23 October 2012
Disability Arts Online: transforming and enriching arts and culture
Dao's vision is to achieve widespread appreciation for the richness and diversity of disability arts and culture.
We aim to do this by transforming and enriching arts and culture through nurturing creativity and discourse from a disability perspective.
We are bold and fearless in instigating intelligent debate to support the development of disability arts and culture.
We are a portal into the world of disability arts and a hub that connects people in a strong and vibrant creative community.
We nurture and showcase talent, provide information and create opportunities for disabled artists through innovative partnerships.
We are an empowering disability-led organisation with 83% of the board and 95% of our writers identifying as disabled people.
We regularly attract over 30,000 pageviews every month.
We have a growing international reach including readers in Australia, Korea, India, the United States and Europe
What people say about us
“I think you do a fantastic job, the world is a culturally richer and more amazing place because DAO exists”
“DAO provides underrepresented people with a platform to express themselves.”
“I think you provide a very valuable resource and it is wonderful to see that it is such a thriving community.”
“A remarkable resource. Constantly delivering new material, it is always stimulating. It is now the only journal of record for the disability arts movement, and as such, a highly important resource for those of us who wish to follow new developments in this area.”
“[DAO is] a link to the disability arts world which I think is vital in terms of forming a positive identity as a disabled person. It's important to me because I am housebound so cannot access things in the traditional manner.”
Who is DAO?
Trish Wheatley is DAO's Director and works three days per week. Working in the arts sector since 2005, she has developed a passion and specialism in working with and supporting disabled artists having started her career at Holton Lee curating and managing the Disability Arts programme. In 2009 she moved into freelance work and has a significant portfolio which includes: Shape, London, LinkUpArts in Salisbury, consultancy work for DAO, project development for many individual disabled artists and the creation of Freewheeling. Her other part-time work is currently as the Project Manager and co-producer for Freewheeling which is producing Sue Austin’s Unlimited commission, ‘Creating the Spectacle!’.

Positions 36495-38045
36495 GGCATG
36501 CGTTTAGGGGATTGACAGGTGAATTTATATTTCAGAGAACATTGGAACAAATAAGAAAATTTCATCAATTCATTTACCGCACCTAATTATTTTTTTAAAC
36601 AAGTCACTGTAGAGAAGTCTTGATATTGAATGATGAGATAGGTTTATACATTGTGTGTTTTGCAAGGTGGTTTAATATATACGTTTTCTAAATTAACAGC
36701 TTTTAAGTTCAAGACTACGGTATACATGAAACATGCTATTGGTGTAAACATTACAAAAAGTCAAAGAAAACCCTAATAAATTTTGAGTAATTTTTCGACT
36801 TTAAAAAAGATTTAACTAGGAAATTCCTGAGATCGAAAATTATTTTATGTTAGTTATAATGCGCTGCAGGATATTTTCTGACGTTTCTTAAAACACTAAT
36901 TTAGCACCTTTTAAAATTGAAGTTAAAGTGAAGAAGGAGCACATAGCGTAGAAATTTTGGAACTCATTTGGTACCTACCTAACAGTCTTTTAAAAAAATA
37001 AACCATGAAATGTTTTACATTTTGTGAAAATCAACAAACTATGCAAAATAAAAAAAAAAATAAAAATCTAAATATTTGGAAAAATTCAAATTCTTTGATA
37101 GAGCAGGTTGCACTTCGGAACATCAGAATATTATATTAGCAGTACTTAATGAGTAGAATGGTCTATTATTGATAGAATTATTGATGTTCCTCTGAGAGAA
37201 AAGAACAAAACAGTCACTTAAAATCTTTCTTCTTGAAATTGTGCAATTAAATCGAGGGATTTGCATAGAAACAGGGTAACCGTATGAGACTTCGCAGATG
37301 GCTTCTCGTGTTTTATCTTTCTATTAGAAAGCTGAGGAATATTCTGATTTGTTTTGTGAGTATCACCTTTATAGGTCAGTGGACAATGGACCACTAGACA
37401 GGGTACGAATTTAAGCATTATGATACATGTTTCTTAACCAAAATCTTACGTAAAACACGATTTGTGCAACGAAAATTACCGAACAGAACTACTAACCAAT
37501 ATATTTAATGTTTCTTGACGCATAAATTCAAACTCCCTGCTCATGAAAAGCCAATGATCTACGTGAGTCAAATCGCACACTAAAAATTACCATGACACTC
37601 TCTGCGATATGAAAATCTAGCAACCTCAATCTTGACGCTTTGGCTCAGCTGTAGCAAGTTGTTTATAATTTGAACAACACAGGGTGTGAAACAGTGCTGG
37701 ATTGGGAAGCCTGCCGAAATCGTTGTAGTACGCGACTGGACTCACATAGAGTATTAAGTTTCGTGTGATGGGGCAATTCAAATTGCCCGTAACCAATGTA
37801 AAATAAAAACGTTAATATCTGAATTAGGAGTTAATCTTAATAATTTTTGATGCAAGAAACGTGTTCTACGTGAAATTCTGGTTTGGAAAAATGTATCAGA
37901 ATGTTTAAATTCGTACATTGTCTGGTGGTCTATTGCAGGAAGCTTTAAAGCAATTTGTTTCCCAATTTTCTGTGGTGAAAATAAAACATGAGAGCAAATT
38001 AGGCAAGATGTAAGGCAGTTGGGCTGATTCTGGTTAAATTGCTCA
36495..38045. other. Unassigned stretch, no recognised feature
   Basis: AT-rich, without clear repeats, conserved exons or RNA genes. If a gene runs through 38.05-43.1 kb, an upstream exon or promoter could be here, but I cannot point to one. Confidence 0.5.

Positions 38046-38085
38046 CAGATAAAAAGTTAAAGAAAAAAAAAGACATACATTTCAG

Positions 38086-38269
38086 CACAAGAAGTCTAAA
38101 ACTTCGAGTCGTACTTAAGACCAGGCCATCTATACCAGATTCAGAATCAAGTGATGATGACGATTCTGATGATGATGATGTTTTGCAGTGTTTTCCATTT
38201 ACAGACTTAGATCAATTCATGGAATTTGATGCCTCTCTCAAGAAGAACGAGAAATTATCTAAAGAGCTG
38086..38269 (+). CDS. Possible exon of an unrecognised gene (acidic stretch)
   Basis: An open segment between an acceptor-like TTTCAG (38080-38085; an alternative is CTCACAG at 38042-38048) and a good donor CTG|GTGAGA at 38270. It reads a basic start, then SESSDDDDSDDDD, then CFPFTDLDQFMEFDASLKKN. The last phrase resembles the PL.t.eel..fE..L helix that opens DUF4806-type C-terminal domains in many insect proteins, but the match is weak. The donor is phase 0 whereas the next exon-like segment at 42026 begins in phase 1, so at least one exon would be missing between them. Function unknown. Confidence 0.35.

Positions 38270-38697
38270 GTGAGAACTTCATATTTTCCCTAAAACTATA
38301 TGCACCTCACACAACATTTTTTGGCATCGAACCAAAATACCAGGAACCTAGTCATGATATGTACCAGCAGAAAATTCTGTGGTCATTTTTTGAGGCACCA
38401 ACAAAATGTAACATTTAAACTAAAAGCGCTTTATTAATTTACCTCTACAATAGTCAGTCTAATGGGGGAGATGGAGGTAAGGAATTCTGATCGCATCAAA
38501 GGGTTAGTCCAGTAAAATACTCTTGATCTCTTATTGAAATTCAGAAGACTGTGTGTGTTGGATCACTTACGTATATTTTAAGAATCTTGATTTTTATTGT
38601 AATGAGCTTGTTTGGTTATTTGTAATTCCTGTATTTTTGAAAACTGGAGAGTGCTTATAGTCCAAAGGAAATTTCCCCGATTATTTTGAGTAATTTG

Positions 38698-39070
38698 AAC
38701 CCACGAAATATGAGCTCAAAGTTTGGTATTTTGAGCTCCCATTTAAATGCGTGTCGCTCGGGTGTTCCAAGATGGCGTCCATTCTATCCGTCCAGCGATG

Colin Hambrook is DAO's editor, working three days per week. Colin set DAO up initially as a channel on ArtsOnline in 2002. In April 2004 he registered DAO as a not-for-profit company limited by guarantee, setting the journal up as an independent organisation. Since then he has strived towards his vision for the site as a journal dedicated to work by deaf and disabled artists, which reflects on disability as a social and political construct from a Social Model perspective. He is a disabled artist who has worked in the field of disability arts for 20 years having produced a variety of web and print based publications in that time. These include DAIL (Disability Arts In London) Magazine (1994 - 2000), Arts Council Combined Arts Unit publication: Digitising Disability (1999), NorDaf News (2000), Channel 4s Access All Areas website (Jul 2000 - July 2002), Heart n Soul Road Trip (2003), Dada-News – monthly bulletin (2006 - 2011). He has worked as guest editor / writer for a variety of projects / organisations including Rachel Gadsden's Unlimited Global Alchemy, Link Up Arts, Poetry Express, Open University ‘Diverse Perspectives in Mental Health, Architecture Inside Out, Accentuate, Tate Britain.